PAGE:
Access to the Google Play store is built in and allows for flexibility when it comes to downloading apps and running things off of your Google account. There is a key mapper included with this Android build, but I have to say, it is not the easiest to understand and I got my buttons all messed up real quick and had to restart the device in order to reset them. It was nice to have when I played an Android game, but I dislike the way it is implemented. If you are a fan of the Android OS then I think this device will fit nicely into your arsenal. Of course, there is no option for dual-booting thanks to the missing second SD card slot that so many Anbernic devices have had, and that is unfortunate if that is a feature you enjoy.


Game Testing

Finally, the section where we talk about what this thing can play! If any of you skipped down to this section without reading the rest… shame on you. Eh, who am I kidding? I just appreciate that you showed up at all! However, you arrived here I am glad that you did. Within the emulation capabilities of the 405m there lies a large variety of systems, but I know many of you just want to know the ceiling rather than the floor, or the cabinets, or the counters. At the tippy-top of the list we find GC and PS2. That’s it, no higher; and even at that peak, only a certain amount of those games will be playable at a sufficient level. Games from GBA and under are flawless even with upscaling and filters. DC games perform extremely well. Where I think the performance and screen combination really shine is with N64 games. Playing Snowboard Kids was an absolute delight while looking incredibly good. I was impressed the second I fired it up. The stick-centric layout makes the controls a good fit for N64 (a tough feat to accomplish) and I can say that it was my favorite system to test. Now we head upward and if you can believe it, the journey to the top was actually a pleasant surprise. I did not expect to be able to play many GC/PS2 games enjoyably and well…I was not able to play MANY.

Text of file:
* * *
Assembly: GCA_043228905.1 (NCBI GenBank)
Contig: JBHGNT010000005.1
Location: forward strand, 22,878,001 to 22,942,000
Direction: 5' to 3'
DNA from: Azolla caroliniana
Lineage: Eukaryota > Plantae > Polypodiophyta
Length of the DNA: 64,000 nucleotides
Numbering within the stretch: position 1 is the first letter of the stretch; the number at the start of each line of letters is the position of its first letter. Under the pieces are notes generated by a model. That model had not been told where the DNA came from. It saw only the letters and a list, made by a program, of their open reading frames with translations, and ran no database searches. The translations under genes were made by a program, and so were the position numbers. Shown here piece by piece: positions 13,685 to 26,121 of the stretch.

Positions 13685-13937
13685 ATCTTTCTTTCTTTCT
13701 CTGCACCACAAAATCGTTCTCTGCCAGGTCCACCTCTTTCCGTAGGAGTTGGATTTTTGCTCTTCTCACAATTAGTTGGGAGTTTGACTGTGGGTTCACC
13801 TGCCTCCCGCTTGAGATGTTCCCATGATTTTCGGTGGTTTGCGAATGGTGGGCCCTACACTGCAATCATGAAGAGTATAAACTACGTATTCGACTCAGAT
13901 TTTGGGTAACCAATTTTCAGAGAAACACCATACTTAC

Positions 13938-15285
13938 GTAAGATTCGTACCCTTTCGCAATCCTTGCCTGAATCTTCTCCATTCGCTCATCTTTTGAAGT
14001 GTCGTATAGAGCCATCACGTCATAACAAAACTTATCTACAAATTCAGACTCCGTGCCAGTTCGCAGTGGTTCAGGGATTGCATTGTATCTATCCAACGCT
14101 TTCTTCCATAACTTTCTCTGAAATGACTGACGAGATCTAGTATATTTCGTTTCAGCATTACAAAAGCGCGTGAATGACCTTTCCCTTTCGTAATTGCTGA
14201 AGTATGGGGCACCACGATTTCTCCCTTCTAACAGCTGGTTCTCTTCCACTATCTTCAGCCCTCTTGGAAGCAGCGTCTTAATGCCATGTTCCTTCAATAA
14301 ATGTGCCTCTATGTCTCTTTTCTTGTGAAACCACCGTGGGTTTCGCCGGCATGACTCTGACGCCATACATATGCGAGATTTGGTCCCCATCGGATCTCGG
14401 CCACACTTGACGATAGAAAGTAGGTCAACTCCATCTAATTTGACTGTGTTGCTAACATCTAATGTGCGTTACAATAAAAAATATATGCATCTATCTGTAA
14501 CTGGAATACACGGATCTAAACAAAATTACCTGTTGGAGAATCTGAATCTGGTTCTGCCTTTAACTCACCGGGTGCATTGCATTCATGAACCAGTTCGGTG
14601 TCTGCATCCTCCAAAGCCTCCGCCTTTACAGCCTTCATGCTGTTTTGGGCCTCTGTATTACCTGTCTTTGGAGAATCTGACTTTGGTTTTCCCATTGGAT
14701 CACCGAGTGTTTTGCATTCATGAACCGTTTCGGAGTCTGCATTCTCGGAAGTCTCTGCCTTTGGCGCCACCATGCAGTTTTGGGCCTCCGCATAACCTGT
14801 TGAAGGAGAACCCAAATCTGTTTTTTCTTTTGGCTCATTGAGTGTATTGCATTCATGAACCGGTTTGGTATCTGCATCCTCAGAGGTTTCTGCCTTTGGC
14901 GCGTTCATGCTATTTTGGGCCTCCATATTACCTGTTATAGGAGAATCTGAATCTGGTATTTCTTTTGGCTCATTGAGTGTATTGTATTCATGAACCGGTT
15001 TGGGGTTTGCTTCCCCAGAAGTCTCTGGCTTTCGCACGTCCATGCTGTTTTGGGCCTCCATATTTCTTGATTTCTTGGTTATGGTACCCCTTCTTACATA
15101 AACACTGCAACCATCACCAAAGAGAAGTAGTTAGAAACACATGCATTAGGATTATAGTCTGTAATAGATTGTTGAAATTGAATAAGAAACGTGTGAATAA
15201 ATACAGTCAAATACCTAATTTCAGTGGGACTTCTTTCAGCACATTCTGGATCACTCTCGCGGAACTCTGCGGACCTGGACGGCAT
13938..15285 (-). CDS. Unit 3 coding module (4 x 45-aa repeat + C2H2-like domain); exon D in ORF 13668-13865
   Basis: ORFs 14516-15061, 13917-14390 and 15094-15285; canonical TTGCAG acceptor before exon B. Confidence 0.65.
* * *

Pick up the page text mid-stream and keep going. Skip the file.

However my go-to GC tester game is Sonic Adventure 2: Battle and I have to say that with a little tweaking and the help of the included Dolphin MMJR2 emulator that game ran very well. Not perfect, and yeah it was the PAL version, but I was able to hit 50fps for around 70% of the time I played. The experience with GC and PS2 is going to be like that: try a game, try some tweaks, try some different emulators, and just hope for the best. The one system that actually let me down the most compared to my expectations was PSP. The screen just is not built for it. The performance is there thankfully, and the analog stick again made the controls a joy, but it just does not feel great playing on the screen. With that said, if you do not have another device on which to play PSP games then this will indeed suffice. Game testing was a pleasure with the 405m, I’m not going to lie. I think the performance is a huge upside and the main reason people should get the device…unless they already have a T618. In that case, I say it would be the buttons.